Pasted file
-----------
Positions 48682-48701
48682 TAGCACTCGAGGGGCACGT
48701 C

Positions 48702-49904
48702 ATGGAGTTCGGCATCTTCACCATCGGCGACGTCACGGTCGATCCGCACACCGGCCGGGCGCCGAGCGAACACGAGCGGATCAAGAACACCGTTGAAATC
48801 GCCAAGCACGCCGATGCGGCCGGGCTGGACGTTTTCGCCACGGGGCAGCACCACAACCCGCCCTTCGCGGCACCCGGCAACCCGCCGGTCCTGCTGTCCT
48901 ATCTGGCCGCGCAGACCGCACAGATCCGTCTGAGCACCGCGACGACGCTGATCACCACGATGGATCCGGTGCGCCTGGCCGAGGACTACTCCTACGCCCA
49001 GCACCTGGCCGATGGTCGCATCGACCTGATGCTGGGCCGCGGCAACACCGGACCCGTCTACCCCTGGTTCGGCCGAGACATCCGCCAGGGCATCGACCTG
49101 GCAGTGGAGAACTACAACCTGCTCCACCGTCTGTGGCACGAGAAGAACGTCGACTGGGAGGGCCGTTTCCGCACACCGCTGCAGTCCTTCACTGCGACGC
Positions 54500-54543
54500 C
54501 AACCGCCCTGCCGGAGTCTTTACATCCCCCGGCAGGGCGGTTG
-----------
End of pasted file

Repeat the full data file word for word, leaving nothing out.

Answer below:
Positions 48682-48701
48682 TAGCACTCGAGGGGCACGT
48701 C

Positions 48702-49904
48702 ATGGAGTTCGGCATCTTCACCATCGGCGACGTCACGGTCGATCCGCACACCGGCCGGGCGCCGAGCGAACACGAGCGGATCAAGAACACCGTTGAAATC
48801 GCCAAGCACGCCGATGCGGCCGGGCTGGACGTTTTCGCCACGGGGCAGCACCACAACCCGCCCTTCGCGGCACCCGGCAACCCGCCGGTCCTGCTGTCCT
48901 ATCTGGCCGCGCAGACCGCACAGATCCGTCTGAGCACCGCGACGACGCTGATCACCACGATGGATCCGGTGCGCCTGGCCGAGGACTACTCCTACGCCCA
49001 GCACCTGGCCGATGGTCGCATCGACCTGATGCTGGGCCGCGGCAACACCGGACCCGTCTACCCCTGGTTCGGCCGAGACATCCGCCAGGGCATCGACCTG
49101 GCAGTGGAGAACTACAACCTGCTCCACCGTCTGTGGCACGAGAAGAACGTCGACTGGGAGGGCCGTTTCCGCACACCGCTGCAGTCCTTCACTGCGACGC
Positions 54500-54543
54500 C
54501 AACCGCCCTGCCGGAGTCTTTACATCCCCCGGCAGGGCGGTTG